Carjacking Victim Recalls Harrowing Encounter With Tsarnaev Brothers

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Among those at the Boston Marathon last year, watching the first runners cross the finish line, was a young Chinese-American entrepreneur who goes by the American nickname "Danny." He wouldn't know until three days later what a pivotal role he would play in the surreal days following the marathon bombings.

One year ago, Danny, 26, was carjacked, allegedly by the Tsarnaev brothers, who he says told him they had carried out the marathon bombings and just killed a MIT cop.

"I was watching the marathon close to the first bombing spot but I left earlier," Danny said in an interview with WBUR. "I thought I was very lucky. I didn't get hurt. I didn't know I would ever meet up with them."

The "them" Danny is referring to are the alleged marathon bombers, Tamerlan and Dzhokhar Tsarnaev.

On April 18, 2013, Danny left his job at around 10 p.m., drove around aimlessly for a bit and pulled over in Brighton to send a text. Suddenly, a car pulled up behind him and a man forced his way into his Mercedes SUV.

"He had a gun and he pointed it at me," Danny recalled, adding that the man asked for cash. Danny handed over the $45 in his wallet. He doesn't remember what the man looked like or if the guy had blood on him, but he remembers being told that the man was responsible for the marathon bombings and killing a MIT police officer. After that, Danny was told to drive.

"I was hoping he would release me after I gave him the cash, so he asked me to make a few turns. But he didn't tell me where to go," he recalled.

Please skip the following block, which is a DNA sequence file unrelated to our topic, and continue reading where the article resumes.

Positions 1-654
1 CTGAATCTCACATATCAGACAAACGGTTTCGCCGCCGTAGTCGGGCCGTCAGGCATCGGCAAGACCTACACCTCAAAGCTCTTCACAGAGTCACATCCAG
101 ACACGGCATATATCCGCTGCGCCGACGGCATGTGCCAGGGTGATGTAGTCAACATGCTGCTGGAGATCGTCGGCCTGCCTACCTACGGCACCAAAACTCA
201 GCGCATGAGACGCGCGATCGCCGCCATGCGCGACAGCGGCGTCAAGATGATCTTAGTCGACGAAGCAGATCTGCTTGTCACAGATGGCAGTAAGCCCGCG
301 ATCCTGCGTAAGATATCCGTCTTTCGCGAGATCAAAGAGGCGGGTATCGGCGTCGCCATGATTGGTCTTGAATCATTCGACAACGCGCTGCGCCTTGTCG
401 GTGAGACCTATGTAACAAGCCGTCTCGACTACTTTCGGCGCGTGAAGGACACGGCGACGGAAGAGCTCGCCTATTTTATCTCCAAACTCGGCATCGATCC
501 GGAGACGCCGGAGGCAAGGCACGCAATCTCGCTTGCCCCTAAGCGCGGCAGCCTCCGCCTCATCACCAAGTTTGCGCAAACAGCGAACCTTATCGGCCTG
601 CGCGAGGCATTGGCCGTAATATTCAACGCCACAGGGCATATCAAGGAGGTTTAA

About half an hour later, they stopped on a side street in Watertown. Danny didn't know where he was, but he had seen a nearby sign for Fairfield Street. Dzhokhar Tzarnaev had pulled up behind them, and Tamerlan took the keys out of the ignition and helped load bags from the car Dzhokhar was driving into Danny's SUV. In the meantime, Danny thought about escaping. But it was dark, deserted and he didn't think he could get away.

After loading the bags into the car, Tamerlan ordered Danny to get into the passenger seat. Dzhokhar got in the back. They told Danny to relax and that they weren't going to hurt him. They drove to an ATM where they withdrew $800 from Danny's account. They then drove into Waltham and started looking for gas stations, but headed back towards Watertown near Fairfield Street. The brothers were speaking in another language, Danny said, but he recalls hearing "Manhattan."

Running low on gas, they headed to Cambridge and stopped at a Shell on Memorial Drive that accepted cash only. Dzhokhar went inside to pay, while Tamerlan was configuring the GPS and Danny realized this would be has chance.

"I was thinking this would be my last opportunity, my best opportunity to run," he said. He calculated what he had to do: unlock his seatbelt, open the door and run.

"It's now or never, so I decided," he explained. "I bolted out of the car and I ran across the street."

Across the street Danny ran into another gas station where he pleaded with the attendant to call 911. Within minutes, police were there. Authorities were able to track the Tzarnaev's to Watertown by using a tracking device already on Danny's SUV. Less than 24 hours later, after a shootout with police, Dzhokhar's drive over his older brother in Danny's car, Tamerlan's death and a shelter-in-place in order, Dzhokhar was in custody, discovered hiding in a wrapped boat in Watertown. Danny was grateful.

He feels safe now, but still takes precautions. "I don't stop for text anymore, actually. Pull over to a curb to respond to a text, I don't do that anymore. But I feel safe. I feel I'm good. I just enjoy my life."

Danny said he plans to be at this year's Boston Marathon finish line.

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Deborah Becker Host/Reporter
Deborah Becker is a senior correspondent and host at WBUR. Her reporting focuses on mental health, criminal justice and education.



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